Also coming to Capitol Hill’s underground light rail station and tunnels in 2016: wireless service

IMG_3562-2The Sound Transit board is set to approve a contract on Thursday to add cell phone service inside its light rail tunnels and stations. The bad news: no more phone silence when your train goes underground.

Last year, the company Mobilitie was selected to build out the neutral host 4G LTE cell network (i.e., a multi-carrier network with data) to service all underground light rail stations and tunnels. Installation is expect to start in the coming months, but service won’t be available until mid-2016.

Under the proposed contract (PDF), Mobilitie would be responsible for funding, installing, and maintaining the cellular system. The company will also pay Sound Transit $7,500 a month and a one-time $250,000 payment when the University Link tunnel comes online. The company will profit by selling network access to cellular providers.

University Link light rail trains remain on track to start rolling through Capitol Hill Station by early next year. The University Link line will extend underground from downtown to connect with Capitol Hill and University District stations. Sound Transit began boring for the Northgate Link tunnel in November, which will add three more stations north of the University Station: U District, Roosevelt, and Northgate. As of last month, construction on the Capitol Hill Station was around 78% complete.

In addition to enhancing rider experience, Sound Transit anticipates cell service could be used for direct communication with passengers:

Installing wireless communications coverage will improve safety, security, and information opportunities for transit passengers travelling in the underground facilities. It will also create opportunities for additional communications methods and media for transit operations.

Meanwhile, the Sound Transit board is still evaluating proposals to develop the housing and retail properties surrounding the Broadway light rail station. The board is expected to announce the winning contractor(s) in early March.

Olympia Roundup: New medical pot system, renter posthumous rights, light rail to Ballard

Screen Shot 2015-02-16 at 8.49.26 PMThe bills are in, now its time for state legislators to take action. Last month, we wrote about how revenue and education would be the overriding issues facing Olympia this year. That remains the case, but Capitol Hill’s 43rd District delegation — which includes Sen. Jaime Pedersen, House Speaker Frank Chopp, and Rep. Brady Walkinshaw – are involved in a number of other issues also affecting Capitol Hill.

  • Medical marijuana bill passes Senate — A bill seeking to rein in the state’s largely unregulated medical marijuana system and bring it more in line with the highly regulated retail market is heading to the House after it passed the Senate earlier this month. SB 5052 would create a database of medical patients, and allow those patients to possess up to three times more marijuana than non-patient adults. Patients could grow up to six plants at home and the bill would replace the current collective garden structure with 4-person coops. The bill would also give the state Liquor Control Board, which regulated marijuana, a much needed new name: the Liquor and Cannabis Board. Continue reading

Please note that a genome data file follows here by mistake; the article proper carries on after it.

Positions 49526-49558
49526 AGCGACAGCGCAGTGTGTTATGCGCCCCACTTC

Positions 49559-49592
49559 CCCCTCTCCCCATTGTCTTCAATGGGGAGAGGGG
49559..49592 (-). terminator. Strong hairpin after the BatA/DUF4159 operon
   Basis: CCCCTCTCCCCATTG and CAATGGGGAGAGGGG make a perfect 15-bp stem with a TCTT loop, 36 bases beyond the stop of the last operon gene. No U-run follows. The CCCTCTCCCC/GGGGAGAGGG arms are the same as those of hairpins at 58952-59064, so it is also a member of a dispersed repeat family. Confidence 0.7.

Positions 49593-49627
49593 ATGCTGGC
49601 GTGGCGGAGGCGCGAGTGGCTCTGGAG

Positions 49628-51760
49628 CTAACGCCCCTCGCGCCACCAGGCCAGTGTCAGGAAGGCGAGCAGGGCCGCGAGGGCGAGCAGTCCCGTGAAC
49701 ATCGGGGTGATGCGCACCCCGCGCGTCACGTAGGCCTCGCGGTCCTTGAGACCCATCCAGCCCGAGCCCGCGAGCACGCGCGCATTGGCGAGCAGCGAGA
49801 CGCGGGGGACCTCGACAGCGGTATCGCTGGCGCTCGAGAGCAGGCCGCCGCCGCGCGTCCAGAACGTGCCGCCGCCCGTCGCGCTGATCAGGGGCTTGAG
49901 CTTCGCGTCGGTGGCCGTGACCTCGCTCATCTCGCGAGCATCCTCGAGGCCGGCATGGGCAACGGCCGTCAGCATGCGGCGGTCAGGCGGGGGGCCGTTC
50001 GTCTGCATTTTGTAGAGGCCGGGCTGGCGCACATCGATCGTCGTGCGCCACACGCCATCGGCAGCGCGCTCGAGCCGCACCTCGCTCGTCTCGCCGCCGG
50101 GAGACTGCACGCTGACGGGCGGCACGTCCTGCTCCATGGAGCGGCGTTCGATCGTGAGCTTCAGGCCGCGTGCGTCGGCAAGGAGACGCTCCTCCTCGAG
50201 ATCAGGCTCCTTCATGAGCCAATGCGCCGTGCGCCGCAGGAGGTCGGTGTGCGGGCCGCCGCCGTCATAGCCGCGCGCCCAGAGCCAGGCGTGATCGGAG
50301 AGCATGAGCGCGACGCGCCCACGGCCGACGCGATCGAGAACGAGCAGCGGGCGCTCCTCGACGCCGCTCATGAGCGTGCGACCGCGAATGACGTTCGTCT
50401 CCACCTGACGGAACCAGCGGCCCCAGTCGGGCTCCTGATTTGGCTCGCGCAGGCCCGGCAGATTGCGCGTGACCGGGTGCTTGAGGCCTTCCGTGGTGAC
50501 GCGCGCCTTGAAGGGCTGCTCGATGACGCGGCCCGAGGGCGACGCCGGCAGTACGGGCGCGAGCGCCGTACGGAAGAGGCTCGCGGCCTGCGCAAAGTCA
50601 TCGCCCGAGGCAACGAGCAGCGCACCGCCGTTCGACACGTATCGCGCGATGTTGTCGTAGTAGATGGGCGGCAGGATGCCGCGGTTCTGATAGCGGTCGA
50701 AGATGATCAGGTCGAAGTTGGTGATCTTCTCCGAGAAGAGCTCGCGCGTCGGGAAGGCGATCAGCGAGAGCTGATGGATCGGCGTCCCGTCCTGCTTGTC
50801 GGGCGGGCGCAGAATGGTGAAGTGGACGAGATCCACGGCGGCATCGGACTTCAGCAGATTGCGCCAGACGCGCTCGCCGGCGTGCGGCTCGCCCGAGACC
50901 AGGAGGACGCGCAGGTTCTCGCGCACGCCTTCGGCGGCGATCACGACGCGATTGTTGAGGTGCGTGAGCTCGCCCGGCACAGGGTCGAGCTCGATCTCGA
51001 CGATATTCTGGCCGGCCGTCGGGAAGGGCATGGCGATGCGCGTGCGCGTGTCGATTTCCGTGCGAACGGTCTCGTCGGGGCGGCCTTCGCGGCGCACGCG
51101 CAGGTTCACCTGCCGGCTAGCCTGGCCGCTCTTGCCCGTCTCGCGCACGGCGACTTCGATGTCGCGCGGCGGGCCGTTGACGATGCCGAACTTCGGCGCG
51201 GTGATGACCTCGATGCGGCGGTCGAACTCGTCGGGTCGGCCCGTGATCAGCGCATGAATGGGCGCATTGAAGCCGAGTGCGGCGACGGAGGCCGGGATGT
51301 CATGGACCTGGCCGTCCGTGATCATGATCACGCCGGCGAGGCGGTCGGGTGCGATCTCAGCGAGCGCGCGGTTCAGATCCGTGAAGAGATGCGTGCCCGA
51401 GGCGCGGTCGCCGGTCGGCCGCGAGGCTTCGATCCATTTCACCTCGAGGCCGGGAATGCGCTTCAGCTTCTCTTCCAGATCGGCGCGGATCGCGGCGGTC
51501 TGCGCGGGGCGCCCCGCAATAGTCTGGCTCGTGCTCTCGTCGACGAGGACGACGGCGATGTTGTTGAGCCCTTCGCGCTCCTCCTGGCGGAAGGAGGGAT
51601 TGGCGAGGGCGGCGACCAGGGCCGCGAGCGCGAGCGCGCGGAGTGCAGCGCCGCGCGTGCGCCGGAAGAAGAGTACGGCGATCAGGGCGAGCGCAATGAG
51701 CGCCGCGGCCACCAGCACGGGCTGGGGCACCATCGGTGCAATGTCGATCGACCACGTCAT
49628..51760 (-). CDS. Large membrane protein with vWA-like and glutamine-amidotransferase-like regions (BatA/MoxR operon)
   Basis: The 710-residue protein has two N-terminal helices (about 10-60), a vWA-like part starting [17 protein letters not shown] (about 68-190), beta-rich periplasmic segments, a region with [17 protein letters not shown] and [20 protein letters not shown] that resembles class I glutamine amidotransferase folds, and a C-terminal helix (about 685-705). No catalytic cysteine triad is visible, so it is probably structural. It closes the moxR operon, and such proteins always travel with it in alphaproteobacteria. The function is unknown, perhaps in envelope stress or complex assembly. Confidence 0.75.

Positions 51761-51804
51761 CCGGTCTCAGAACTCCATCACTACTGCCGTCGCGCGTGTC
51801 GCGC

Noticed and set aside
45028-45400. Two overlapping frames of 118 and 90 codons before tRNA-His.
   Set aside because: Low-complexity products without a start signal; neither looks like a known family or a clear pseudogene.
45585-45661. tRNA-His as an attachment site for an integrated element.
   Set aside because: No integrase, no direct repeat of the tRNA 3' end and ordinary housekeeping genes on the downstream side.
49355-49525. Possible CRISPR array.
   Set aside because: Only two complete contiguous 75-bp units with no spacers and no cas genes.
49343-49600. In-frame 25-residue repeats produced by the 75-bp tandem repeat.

Transit notes | Safer streets downtown, 520 Seattle-side survey reminder (and, yay, boat openings to end)

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  • Vision Zero: City officials are hoping for safer downtown streets as speed limits are lowered as part of a broader road safety initiative dubbed Vision Zero:
    Seattle is consistently recognized as one of the safest cities in the country. Over the past decade, we’ve seen a 30 percent decline in traffic fatalities, even as our population grows. Despite this fact, traffic collisions are a leading cause of death for Seattle residents age 5-24. Older adults are also disproportionately affected, and as our population ages, this trend could grow. In 2013, there were 10,310 police-reported collisions in Seattle. 155 people were seriously injured and 23 were killed. This is unacceptable. We can do better. Vision Zero is our plan to end traffic deaths and serious injuries by 2030.
    While the crossing of Pine at Broadway is the cover girl for the initiative, most of the near-term changes will be found off Capitol Hill. Continue reading

SDOT’s Madison BRT questions include center or side lane, 23rd Ave or Madison Valley endpoint, bike route alternatives

Screen Shot 2015-02-03 at 11.23.24 AMimage02-600x449Speaking of public transit improvements poised to make living in Seattle’s Inner City even more enjoyable, CHS has reported on the proposed $87 million Madison Bus Rapid Transit project that is planned to create a corridor of speedy bus service from the waterfront all the way up to the Central District through the heart of First Hill and along the southern edges of Capitol Hill.

“The 2.1-mile corridor runs from Colman Dock east to 23rd Avenue and will improve access to ferries, Third Avenue transit, First Hill medical facilities and housing, Seattle University, the Central district, Link Light Rail, and the First Hill Streetcar,” SDOT promises.

The department also wants your feedback:

SDOT is seeking input on key elements before this analysis begins, including transit connections, routing options, station locations, and an alternate bike facility.  After the analysis is complete, SDOT will launch a round of outreach to share the results and discuss community preferences about the design options. The last question of the survey is a map exercise; don’t forget to share your map. #MadisonBRT